Belinda Archibong is a graduate student in the Sustainable Development department. She is one of two teaching assistants for the course “The Economics of Energy,” which challenges students to think about environmental policy decisions from an economic viewpoint. The course is targeted toward a wide audience, though the students are expected to come in already familiar with the principles of an intermediate microeconomics course and a basic energy systems course. Belinda’s course consists of a two-hour lecture once a week on Mondays with an optional one-hour recitation on Thursdays led by a TA. The TAs alternate leading the weekly recitation.

The recitation is meant to complement the lectures by focusing on the technical aspects of the course, such as the requisite economics and math background that the students might need a refresher on. The students have weekly essays due on Mondays, and a goal of the recitation held the previous Thursday is to help students be able to write those essays by going through a sample case study together while simultaneously reviewing the underlying economics and math concepts. The primary focus of the recitation is on working through a particular case study.

Andrea will come to Belinda’s recitation on October 23, when the topic of the week will be the price of electricity. Andrea will observe a typical recitation in which Belinda presents a case study and economics review material to the students via PowerPoint slides and the students work through the problems in real time. Andrea will also attend a session led by the other TA and compare measurable data from the two recitations related to the number and types of questions asked by the students and survey the students on the relative effectiveness of the two TA’s styles.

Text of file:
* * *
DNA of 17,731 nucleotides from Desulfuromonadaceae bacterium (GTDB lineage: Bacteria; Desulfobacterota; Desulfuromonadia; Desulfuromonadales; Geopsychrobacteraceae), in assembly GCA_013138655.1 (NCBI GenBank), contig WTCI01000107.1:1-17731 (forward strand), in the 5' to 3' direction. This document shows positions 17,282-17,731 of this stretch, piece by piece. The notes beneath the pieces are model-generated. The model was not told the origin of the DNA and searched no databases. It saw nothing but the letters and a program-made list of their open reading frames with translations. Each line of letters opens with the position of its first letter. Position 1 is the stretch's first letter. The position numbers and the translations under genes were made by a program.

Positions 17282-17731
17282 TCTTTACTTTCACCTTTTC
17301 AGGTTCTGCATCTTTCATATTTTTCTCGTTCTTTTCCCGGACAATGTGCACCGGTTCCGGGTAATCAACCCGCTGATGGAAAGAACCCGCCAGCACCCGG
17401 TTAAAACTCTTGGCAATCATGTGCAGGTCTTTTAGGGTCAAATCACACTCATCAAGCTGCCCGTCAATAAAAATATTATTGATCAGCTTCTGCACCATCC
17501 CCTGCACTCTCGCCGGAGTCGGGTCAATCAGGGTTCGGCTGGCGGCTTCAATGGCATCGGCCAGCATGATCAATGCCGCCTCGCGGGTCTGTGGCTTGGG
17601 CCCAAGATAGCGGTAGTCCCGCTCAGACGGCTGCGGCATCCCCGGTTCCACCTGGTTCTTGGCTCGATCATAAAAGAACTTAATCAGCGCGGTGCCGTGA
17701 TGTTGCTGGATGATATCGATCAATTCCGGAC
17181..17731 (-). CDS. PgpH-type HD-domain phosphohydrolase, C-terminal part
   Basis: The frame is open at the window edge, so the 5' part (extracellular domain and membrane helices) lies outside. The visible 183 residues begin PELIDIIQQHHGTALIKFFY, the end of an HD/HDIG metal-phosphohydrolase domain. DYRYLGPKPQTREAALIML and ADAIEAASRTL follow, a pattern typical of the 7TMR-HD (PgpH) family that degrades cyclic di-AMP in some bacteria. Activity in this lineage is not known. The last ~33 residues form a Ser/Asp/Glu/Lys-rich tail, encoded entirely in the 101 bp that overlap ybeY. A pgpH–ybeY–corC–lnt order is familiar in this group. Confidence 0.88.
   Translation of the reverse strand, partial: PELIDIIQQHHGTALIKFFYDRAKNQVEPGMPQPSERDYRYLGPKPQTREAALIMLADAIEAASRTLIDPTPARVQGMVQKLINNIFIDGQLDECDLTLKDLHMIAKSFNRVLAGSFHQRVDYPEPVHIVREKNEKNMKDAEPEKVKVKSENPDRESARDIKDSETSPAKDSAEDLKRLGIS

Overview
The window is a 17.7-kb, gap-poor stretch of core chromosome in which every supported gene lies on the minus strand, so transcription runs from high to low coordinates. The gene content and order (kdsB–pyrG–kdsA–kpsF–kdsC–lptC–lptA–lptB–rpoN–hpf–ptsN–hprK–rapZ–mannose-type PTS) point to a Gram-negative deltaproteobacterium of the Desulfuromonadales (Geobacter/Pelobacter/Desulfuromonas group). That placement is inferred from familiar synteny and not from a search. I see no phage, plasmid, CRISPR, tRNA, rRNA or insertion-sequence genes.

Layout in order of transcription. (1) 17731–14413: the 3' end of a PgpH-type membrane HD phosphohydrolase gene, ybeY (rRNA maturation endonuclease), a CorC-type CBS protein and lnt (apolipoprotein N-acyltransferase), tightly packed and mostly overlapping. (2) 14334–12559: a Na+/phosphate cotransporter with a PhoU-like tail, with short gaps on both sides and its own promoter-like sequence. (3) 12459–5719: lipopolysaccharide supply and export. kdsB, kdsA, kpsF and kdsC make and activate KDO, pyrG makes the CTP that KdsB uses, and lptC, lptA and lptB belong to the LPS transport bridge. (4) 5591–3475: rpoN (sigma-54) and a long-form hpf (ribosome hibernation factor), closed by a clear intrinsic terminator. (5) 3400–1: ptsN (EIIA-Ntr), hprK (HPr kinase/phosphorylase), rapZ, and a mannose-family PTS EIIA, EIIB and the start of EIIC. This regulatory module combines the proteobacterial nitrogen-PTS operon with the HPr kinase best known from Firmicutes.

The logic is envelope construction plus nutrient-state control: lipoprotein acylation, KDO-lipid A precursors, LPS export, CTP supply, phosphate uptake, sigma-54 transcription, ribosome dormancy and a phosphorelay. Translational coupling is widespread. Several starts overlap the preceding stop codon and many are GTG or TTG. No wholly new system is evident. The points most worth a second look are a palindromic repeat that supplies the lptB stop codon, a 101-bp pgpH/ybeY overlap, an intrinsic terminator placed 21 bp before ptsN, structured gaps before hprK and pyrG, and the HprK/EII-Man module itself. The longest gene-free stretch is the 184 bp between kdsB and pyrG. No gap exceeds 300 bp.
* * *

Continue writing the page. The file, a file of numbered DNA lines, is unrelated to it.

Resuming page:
Belinda’s primary concerns going into the observation relate to the clarity with which she presents the material and her time management. She thinks that having Andrea observe the other TA’s recitation will offer her suggestions on how she might improve the effectiveness of her teaching. While she would be surprised if the other TA did anything drastically different, she is interested in hearing about the comparison.

Goals

Instructor’s learning goals for the observed recitation:

Bridge ideas across disciplines to elucidate topics in energy economics

Cultivate the students’ abilities to apply theoretical knowledge to practical application with relevant real world case examples

Deepen the students’ understanding of the implications of topics in physical geography (particularly climate change) for current energy policy

Instructor’s vision for measurable behavior related to learning goals:

Response to case studies: How quickly do the students work through case studies presented in class?

Language that students use in class: Are they able to clearly articulate economic ideas in plain speak? Which words do they use most frequently?

Student behavior at case study presentations: Do they seem bored? Confused? Belinda wants to know if the case study approach is engaging to the students.

oAre students asking questions during the recitation? What percentage of students are asking questions and how many questions are they asking?

oWhat percentage of students are attending the optional recitation? Are they arriving on time or are they only coming for the case study portion?

oWhat are the students’ motives for attending the recitation?

Observer's understanding of how the tracked session or assignment will be measured:

Timekeeper: Andrea will keep track of how long students are spending working on problems related to Belinda’s case study. She will also keep track of the length of each segment of the lesson plan that Belinda lays out at the beginning of class- Belinda is particularly concerned with making sure she spends the appropriate amount of time on each section of her outline.

Notetaker: Andrea will record and count frequently used words by the students using the word bank Belinda makes in conjunction with her recitation outline. She will also record the types of questions that the students ask Belinda, the number of students asking questions, and the number of questions each student asks. Audio recording will aid this process.